• FIG. 4 illustrates an additional embodiment that offers more sophisticated sensitivity adjustment within an airport's predetermined airport airspace boundary by including information about runways at airports and approach paths to the runways. FIG. 4 shows two parallel runways 402 a,b at an airport 412. An aircraft 404 carrying a system 700 according to the additional embodiment is following the approach path 414 to land on runway 402 a. A second aircraft 406 is following the approach path 416 to land on runway 402 b. The system 700 onboard aircraft 404 detects aircraft 406, but does not issue a traffic alert because the traffic alert assembly/device 713 determines that aircraft 406 likely is landing on parallel runway 402 b and does not pose a collision risk. A third aircraft 408 is on the approach path 416 for runway 402 b, but the third aircraft 408 is not following the heading of approach path 416. The traffic alert assembly/device 713 onboard aircraft 404 detects the third aircraft 408 and issues a traffic alert because it cannot determine that the third aircraft 408 is landing on the parallel runway 402 b, and therefore cannot rule out the possibility that the third aircraft 408 is on a collision course. Likewise, a fourth aircraft 410 is flying on a parallel course to the subject aircraft 404, but the fourth aircraft is not on an approach path to any runway. Again, the traffic alert assembly/device 713 onboard aircraft 404 will issue a traffic alert for the fourth aircraft 410 because it cannot determine that the fourth aircraft 410 is landing on a parallel runway and therefore cannot rule out the possibility that the fourth aircraft 410 is a collision threat.
  • This invention thus reduces the false alarm rate of traffic alerting systems, while also increasing the detection rates of threat aircraft due to more accurate sensitivity levels. It also reduces pilot workload of having to manually change sensitivity levels or manually setting the destination airport elevation.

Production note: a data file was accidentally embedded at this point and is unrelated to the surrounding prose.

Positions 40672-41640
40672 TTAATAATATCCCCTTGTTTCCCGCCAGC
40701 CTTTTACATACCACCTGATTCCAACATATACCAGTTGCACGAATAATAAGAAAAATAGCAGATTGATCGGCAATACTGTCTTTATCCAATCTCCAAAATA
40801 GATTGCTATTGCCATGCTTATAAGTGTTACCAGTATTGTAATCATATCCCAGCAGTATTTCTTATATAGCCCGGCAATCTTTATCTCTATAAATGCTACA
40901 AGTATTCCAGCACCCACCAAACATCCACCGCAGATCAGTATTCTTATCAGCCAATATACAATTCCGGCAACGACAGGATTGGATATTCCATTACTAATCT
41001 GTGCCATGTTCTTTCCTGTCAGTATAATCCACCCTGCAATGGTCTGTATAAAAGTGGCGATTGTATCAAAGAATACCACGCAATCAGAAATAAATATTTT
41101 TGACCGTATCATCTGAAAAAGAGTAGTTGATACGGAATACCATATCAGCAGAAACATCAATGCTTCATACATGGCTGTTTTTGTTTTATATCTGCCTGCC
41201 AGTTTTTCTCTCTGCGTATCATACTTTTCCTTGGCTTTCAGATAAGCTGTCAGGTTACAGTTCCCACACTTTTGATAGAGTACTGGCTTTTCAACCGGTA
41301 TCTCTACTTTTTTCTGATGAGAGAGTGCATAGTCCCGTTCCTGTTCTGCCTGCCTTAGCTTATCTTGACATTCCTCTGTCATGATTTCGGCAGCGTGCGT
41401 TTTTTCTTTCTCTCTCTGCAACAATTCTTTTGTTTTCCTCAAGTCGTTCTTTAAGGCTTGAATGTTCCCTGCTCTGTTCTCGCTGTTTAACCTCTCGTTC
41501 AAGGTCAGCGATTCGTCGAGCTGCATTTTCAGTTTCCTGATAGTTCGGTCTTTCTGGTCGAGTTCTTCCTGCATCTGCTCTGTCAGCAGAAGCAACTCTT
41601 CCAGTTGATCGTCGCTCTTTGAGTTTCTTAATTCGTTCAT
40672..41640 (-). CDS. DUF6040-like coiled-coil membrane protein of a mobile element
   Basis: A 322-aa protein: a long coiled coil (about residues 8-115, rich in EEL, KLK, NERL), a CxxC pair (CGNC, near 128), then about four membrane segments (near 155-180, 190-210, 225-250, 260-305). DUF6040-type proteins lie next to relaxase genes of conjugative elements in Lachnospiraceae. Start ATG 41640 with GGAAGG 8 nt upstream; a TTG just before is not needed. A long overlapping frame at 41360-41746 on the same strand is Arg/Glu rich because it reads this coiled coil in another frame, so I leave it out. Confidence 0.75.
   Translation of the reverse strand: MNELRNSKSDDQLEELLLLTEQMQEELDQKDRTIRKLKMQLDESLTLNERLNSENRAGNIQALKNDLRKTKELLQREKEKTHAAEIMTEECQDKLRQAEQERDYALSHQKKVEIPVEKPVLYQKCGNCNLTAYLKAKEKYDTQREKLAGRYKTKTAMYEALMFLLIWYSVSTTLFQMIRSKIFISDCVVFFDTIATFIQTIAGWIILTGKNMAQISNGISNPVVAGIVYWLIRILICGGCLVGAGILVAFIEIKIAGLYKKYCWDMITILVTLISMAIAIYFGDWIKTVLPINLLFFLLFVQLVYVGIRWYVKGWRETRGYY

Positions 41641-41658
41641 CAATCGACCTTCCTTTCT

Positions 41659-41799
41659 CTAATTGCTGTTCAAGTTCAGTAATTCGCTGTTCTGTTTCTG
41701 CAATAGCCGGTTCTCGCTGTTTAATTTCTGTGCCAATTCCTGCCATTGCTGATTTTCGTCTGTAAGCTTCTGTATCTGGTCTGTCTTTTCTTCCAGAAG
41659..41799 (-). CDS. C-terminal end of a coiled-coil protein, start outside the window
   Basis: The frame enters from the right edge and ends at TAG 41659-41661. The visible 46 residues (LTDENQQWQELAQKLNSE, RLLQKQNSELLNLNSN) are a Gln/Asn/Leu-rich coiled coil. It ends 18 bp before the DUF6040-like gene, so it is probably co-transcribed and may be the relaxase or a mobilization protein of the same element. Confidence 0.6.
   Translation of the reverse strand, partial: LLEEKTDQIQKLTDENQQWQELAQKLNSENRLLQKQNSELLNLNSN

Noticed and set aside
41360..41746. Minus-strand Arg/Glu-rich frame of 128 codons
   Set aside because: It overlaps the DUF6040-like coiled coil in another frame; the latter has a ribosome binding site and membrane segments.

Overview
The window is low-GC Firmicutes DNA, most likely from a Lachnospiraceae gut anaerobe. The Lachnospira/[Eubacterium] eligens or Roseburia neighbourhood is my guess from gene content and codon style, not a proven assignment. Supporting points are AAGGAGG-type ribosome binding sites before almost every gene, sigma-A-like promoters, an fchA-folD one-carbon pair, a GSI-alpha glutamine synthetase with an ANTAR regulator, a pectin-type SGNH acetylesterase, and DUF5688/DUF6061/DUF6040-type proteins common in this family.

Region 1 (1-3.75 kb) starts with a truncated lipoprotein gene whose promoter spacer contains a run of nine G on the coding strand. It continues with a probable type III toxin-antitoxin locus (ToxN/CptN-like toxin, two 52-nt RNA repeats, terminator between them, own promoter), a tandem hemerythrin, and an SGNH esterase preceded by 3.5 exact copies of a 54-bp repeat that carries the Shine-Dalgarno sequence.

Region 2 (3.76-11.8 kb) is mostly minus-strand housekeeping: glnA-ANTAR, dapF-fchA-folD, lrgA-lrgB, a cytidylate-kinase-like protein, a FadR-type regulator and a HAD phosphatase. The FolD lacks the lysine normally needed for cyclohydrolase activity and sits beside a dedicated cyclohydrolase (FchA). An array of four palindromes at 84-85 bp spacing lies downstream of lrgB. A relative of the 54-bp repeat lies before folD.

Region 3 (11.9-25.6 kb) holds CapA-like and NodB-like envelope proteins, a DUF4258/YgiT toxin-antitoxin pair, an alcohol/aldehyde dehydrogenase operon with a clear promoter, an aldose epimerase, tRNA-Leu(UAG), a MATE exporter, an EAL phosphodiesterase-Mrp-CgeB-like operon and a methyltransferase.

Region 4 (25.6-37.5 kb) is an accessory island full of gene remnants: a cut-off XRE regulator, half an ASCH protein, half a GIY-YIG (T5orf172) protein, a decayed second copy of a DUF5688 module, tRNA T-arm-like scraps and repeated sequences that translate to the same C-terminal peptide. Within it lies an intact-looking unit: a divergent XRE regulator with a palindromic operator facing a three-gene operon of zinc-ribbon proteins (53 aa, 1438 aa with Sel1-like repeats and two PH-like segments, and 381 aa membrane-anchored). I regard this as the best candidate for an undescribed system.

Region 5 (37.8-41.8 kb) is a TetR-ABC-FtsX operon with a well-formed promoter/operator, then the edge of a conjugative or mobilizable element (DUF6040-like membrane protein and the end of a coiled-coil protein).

• FIG. 5 shows another embodiment of the system 700 onboard a subject aircraft 502. The aircraft 502 is flying along a flight path 512. A second aircraft 504 is flying along a current flight path 520. The flight paths of the two aircraft intersect. The second aircraft 504 broadcasts information 506 (received by the subject aircraft 502) that can be used to identify what type of aircraft the second aircraft 504 is. For example, the second aircraft may broadcast its tail number, which can be correlated against FAA data stored in database 710 to determine the aircraft's type. If the second aircraft's type is known, then information about the second aircraft's 504 performance can be determined by the invention system/assembly 713 onboard aircraft 502. For example, the second aircraft's 504 turn capability can be determined (and also its climb performance capability) and in turn the outer bounds of the turn capability can be projected by traffic alert assembly/device 713. For instance, a Boeing 747-400 flies at high speed, but cannot turn very quickly. By contrast, a helicopter flies slowly, but can change direction quickly.
  • Once the second aircraft's 504 turn capability is known, the area in which the second aircraft can be located in the near future can be determined by the invention assembly/system 713 on board the subject aircraft 502. For example, the second aircraft 504 will most likely be on a flight path 508 close to its current flight path 520. However, the second aircraft 504 may have a wider possible flight path 514 if the second aircraft 504 turns closer to its limits 510. The embodiment of the traffic alert system can provide two types of alerts—a low risk alert 516 if the subject aircraft 502 will be in the possible flight path region 514, and a high risk alert 518 if the subject aircraft 502 will be in the most-likely flight path region 508 of the second aircraft 504.